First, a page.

How much fruit should I eat?
it is in fruit and vegetables), but our biochemistry is not designed for high fructose consumption – throughout evolutionary history we predominantly only consumed it when fruits were ripe seasonally.
There is a big difference between consuming fructose from processed foods (table sugar is 50 per cent fructose) and consuming some fructose from a piece of fruit, which also provides many other health-promoting nutrients (unless you have a medical malabsorption syndrome).
There is also a difference between choosing fresh fruit, and fruit juice or dried fruit. It is very easy to over-consume fructose when you drink fruit juice. For example, a glass of orange juice is equal to about four oranges, but not many people would eat four whole oranges in one sitting.
You also don’t get the fibre that is naturally present in whole fruit when you drink juice, and fibre helps us to feel full. While fibre is present in dried fruit, this is a more concentrated source of fructose that can easily be overconsumed – just picture the volume of 20 grapes versus 20 sultanas. Or three dried apricots versus three whole apricots.
The Ministry of Health recommends two serves of fruit per day for adults, with a serve being equal to one medium piece of fruit (such as an apple or banana), two small pieces of fruit (such as two small plums) or half a cup of fresh fruit salad.
In my experience, two pieces of fruit per day is a good amount for most people who tolerate fruit well. However, I see more and more people who don’t tolerate fruit well. One in three adults with irritable bowel syndrome (IBS) malabsorb fructose (the sugar in fruit). Fructose malabsorption can cause symptoms such as bloating, flatulence, abdominal pain and changes to bowel motions (diarrhoea or constipation). It can be diagnosed using hydrogen/ methane breath-testing or tolerance can be tested via an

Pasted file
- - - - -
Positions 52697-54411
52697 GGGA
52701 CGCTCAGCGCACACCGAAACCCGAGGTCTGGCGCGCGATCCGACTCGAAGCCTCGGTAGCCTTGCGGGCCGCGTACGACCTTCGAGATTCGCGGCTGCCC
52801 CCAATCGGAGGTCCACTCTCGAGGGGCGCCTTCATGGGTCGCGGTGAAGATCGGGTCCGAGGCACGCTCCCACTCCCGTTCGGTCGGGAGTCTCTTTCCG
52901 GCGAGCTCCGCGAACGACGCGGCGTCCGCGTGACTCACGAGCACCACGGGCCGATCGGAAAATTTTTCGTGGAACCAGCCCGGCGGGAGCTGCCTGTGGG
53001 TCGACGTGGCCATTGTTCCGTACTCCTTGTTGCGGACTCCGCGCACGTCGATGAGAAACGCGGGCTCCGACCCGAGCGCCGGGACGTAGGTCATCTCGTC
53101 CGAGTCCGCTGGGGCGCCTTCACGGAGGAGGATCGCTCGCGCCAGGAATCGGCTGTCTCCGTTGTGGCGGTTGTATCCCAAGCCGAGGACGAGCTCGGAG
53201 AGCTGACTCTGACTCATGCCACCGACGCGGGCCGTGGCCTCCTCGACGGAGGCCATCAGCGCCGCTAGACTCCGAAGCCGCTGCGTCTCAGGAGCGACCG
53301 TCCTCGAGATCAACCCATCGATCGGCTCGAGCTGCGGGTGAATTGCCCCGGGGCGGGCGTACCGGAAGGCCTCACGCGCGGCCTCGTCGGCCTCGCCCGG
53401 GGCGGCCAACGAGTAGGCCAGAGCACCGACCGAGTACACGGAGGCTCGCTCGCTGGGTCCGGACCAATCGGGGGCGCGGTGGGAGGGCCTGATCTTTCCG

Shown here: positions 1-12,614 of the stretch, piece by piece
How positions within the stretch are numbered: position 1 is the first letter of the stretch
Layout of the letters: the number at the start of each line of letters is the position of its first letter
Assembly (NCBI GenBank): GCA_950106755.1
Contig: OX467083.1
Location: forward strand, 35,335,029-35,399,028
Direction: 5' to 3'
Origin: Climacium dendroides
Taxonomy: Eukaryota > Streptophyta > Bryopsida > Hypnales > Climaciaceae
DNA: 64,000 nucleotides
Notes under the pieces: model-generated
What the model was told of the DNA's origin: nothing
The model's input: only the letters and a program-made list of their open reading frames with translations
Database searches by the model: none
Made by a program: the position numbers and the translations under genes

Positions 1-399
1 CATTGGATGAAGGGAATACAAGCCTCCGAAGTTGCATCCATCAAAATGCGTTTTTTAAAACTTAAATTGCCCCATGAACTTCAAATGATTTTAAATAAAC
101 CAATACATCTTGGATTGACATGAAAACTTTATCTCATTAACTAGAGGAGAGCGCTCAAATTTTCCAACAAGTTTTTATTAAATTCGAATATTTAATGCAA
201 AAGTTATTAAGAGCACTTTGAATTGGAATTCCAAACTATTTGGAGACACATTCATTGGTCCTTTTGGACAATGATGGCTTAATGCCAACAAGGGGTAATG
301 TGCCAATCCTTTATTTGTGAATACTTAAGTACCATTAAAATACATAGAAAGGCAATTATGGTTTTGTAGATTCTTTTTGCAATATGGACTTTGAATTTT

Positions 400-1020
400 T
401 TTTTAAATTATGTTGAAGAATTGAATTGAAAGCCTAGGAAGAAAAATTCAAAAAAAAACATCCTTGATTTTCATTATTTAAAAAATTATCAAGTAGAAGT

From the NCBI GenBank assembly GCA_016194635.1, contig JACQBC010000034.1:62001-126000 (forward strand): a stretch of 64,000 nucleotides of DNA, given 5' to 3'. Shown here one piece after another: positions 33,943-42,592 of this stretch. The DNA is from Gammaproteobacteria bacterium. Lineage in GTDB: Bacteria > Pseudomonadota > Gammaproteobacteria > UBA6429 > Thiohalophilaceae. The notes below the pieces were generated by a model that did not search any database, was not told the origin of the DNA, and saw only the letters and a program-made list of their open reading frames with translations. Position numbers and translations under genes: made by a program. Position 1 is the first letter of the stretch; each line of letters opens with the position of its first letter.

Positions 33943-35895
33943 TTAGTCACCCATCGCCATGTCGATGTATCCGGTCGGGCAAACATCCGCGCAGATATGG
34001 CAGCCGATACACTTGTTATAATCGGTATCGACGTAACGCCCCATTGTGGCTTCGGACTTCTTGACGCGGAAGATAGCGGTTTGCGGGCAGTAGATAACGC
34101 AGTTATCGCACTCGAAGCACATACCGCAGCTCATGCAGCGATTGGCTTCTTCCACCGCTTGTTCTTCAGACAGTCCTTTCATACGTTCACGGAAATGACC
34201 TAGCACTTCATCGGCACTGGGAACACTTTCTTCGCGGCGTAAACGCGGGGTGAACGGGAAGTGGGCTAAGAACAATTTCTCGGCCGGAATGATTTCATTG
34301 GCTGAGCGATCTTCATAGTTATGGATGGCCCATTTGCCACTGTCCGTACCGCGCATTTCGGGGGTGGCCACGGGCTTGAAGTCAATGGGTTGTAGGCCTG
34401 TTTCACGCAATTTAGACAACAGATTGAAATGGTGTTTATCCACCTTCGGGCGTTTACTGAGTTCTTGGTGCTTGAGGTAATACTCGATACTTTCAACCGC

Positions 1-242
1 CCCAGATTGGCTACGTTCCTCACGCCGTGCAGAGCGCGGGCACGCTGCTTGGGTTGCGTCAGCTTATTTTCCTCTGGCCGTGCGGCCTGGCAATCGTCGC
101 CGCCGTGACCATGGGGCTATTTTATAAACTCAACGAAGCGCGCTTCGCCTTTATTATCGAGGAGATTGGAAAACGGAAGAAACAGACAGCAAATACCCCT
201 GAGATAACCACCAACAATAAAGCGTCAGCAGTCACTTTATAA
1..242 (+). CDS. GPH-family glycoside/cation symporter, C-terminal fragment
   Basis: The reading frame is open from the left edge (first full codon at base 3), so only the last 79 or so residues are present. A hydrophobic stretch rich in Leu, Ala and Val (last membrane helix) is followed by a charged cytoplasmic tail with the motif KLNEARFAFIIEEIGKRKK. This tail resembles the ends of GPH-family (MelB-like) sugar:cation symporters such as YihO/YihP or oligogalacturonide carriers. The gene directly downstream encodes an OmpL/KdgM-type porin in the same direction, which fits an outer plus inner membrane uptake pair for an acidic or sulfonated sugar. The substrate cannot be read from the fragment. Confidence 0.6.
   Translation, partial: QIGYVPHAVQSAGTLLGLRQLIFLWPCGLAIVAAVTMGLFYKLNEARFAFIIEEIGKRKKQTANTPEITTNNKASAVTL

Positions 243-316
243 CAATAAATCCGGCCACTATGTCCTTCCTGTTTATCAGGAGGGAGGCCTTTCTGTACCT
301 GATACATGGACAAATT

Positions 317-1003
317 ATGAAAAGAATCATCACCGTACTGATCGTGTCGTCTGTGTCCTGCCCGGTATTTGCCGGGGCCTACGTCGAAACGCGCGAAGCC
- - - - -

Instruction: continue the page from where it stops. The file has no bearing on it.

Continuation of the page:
Yet I also see many people who aren’t fructose intolerant but they seem to digest fruit much better when they only consume it in the morning on an empty stomach.
While there is no known scientific mechanism for this, I have seen this work for many people over my almost 20 years in clinical practice. So if you find you experience digestive symptoms when you consume fruit, you may like to try this to see if it works for you.
Always listen to your body and do what nourishes you. If you don’t tolerate fruit well, amp up your vegetable intake as vegetables also contain fibre, vitamins, minerals and plenty of wonderful antioxidants.
There’s a big difference between eating fresh fruit and drinking juices.